Liverpool FC has entered a legal dispute with Gibraltar-based bookmaker BetVictor over its £15 million training kit sponsorship.
Winlink, a sports sponsorship agency, has sued the leaders of the Premier League for a reported £ 1.1 million, claiming one of its senior executives had introduced club officials to the bookmaker.
Winlink stressed that it was ‘heavily engaged over a number of years in securing a successful introduction’ – which led BetVictor to agree to a £ 5 million annual sponsorship of the training kits from Liverpool between seasons 2016/17 and 2018/19.
Liverpool replied to the allegations of the agency, saying that their former Head of Global Partnerships, Rafaella Valentino – a relative of BetVictor CEO Andreas Meinrad, initiated the lucrative sponsorship.
The Football Club refutes in its statement that the introduction of Winlink has had any sway over the deal being executed.
High Court hearings began on Monday with Winlink represented by Andrew Sutcliffe QC, who emphasised the credentials of the agency specialising in ‘identifying and introducing betting companies to sport rights holders.’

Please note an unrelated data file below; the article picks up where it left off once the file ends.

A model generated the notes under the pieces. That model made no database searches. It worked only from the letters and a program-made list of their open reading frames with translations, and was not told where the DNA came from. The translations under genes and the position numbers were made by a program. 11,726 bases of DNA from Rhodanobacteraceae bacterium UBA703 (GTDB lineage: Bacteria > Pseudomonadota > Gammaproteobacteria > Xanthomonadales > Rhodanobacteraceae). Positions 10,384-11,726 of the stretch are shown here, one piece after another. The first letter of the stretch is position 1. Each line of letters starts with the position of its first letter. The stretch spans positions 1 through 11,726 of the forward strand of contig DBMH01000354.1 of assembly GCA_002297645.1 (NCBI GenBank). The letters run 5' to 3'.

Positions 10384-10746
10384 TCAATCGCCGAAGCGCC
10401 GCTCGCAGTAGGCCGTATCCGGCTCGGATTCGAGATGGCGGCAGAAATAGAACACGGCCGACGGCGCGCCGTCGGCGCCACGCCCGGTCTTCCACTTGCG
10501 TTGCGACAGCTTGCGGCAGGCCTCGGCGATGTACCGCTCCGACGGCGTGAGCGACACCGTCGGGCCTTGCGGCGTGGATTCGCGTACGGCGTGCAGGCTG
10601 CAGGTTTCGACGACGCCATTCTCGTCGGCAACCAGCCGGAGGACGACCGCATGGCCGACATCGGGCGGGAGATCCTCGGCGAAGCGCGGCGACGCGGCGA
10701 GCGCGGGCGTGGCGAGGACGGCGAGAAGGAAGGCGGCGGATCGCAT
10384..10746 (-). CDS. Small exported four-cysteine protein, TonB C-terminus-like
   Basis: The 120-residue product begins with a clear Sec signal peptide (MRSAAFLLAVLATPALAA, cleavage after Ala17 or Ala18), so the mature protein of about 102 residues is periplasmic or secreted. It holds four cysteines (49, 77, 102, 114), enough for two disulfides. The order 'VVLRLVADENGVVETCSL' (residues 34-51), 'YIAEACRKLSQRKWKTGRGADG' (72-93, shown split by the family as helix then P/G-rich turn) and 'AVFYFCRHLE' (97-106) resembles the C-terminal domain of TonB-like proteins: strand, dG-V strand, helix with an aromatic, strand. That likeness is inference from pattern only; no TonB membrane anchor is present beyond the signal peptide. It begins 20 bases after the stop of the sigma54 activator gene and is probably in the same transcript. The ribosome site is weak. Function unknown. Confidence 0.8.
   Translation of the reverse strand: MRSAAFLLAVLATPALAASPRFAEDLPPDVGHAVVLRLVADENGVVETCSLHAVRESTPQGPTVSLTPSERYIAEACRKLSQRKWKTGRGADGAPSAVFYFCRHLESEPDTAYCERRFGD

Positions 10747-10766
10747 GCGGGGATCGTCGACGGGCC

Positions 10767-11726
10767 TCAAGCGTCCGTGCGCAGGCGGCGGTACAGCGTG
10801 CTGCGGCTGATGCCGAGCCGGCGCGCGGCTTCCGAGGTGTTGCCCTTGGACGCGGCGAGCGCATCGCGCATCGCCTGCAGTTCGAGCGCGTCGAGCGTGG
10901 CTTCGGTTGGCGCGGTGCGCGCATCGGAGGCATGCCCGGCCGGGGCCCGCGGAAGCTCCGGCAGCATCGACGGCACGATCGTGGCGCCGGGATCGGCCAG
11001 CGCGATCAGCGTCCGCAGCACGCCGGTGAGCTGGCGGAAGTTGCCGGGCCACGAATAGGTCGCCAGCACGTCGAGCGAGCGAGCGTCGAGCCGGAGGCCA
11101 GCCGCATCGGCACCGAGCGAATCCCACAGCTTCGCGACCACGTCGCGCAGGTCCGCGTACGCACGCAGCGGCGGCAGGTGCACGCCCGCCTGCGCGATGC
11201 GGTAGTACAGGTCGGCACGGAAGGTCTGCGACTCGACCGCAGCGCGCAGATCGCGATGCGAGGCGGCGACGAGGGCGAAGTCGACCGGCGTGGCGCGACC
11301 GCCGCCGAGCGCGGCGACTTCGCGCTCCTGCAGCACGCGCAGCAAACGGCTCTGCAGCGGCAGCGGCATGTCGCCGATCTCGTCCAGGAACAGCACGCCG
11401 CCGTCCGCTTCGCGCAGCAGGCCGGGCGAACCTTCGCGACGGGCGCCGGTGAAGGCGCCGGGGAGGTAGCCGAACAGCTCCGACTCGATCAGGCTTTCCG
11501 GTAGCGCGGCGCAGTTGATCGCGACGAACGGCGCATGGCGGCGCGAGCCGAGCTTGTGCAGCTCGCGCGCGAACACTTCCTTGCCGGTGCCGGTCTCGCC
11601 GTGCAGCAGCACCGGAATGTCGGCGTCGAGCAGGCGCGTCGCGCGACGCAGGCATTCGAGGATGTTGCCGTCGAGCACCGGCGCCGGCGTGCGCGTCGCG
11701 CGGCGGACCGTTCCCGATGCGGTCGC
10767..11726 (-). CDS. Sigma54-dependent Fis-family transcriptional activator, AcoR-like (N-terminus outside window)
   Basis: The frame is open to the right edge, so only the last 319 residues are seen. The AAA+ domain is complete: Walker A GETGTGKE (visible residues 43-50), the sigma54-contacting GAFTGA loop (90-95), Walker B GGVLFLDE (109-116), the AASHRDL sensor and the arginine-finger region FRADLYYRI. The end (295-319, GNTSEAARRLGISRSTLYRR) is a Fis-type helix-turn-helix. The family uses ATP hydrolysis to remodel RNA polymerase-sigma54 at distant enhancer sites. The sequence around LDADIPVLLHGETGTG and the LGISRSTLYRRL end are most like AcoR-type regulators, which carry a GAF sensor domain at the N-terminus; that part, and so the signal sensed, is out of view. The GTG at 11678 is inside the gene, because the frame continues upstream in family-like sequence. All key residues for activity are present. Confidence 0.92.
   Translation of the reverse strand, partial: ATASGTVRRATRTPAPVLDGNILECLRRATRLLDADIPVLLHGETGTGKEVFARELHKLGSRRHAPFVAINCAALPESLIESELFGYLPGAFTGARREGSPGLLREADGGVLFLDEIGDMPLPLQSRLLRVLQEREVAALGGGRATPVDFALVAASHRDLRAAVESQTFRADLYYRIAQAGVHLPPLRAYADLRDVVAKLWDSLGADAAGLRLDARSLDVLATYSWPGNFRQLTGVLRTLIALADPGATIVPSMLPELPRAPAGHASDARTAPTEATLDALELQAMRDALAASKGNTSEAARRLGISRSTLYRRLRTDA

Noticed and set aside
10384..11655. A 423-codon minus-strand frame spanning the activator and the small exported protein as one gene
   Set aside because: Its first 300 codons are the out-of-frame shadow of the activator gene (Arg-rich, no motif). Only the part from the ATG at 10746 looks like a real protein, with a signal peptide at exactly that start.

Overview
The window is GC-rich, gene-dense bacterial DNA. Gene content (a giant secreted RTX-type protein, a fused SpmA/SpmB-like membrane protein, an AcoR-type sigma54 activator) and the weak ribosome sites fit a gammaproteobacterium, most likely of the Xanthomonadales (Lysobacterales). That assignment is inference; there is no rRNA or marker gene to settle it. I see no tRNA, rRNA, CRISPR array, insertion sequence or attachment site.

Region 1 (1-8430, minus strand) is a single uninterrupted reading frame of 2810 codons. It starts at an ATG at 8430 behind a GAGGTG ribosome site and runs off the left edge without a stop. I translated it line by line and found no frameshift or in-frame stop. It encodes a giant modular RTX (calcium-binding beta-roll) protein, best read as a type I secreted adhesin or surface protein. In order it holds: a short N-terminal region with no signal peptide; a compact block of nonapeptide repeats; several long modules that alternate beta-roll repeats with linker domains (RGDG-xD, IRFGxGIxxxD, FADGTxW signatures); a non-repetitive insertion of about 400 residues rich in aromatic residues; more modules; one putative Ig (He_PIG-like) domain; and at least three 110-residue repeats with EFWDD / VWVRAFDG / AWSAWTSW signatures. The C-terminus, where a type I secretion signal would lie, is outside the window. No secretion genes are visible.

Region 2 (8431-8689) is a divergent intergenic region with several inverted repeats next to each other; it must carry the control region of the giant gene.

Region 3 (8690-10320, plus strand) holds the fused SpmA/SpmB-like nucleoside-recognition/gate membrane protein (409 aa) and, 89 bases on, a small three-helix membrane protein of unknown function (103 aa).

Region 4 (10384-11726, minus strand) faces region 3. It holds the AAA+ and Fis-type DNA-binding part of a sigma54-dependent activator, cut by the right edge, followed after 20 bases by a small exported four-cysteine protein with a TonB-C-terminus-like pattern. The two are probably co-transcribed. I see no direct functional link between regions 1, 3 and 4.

Pointing to the track record of Winlink, Sutcliffe noted that the agency had successfully introduced Arsenal, Chelsea, Inter Milan and Juventus to bookmakers where the football clubs had paid commissions to secure deals.
He said Winlink had maintained its relationship with Liverpool, arguing that the agency had to fulfil only two conditions in introducing bookmakers to club executives, and that the bookmakers sponsored the club afterwards.
“Liverpool had not kept its side of the bargain,” Sutcliffe told the High Court.
Meanwhile, representative of Liverpool Robert Anderson QC argued that the services provided by Winlink had little impact on the sponsorship taking place.
Liverpool said that two and a half years before negotiating its deal with BetVictor the agency had introduced its executives, and Winlink holds ‘no rights’ to claim compensation regardless of previous introductions.
Judge Mark Pelling QC will hear the trial and it is expected to last five days, with its final judgement reserved until a later date.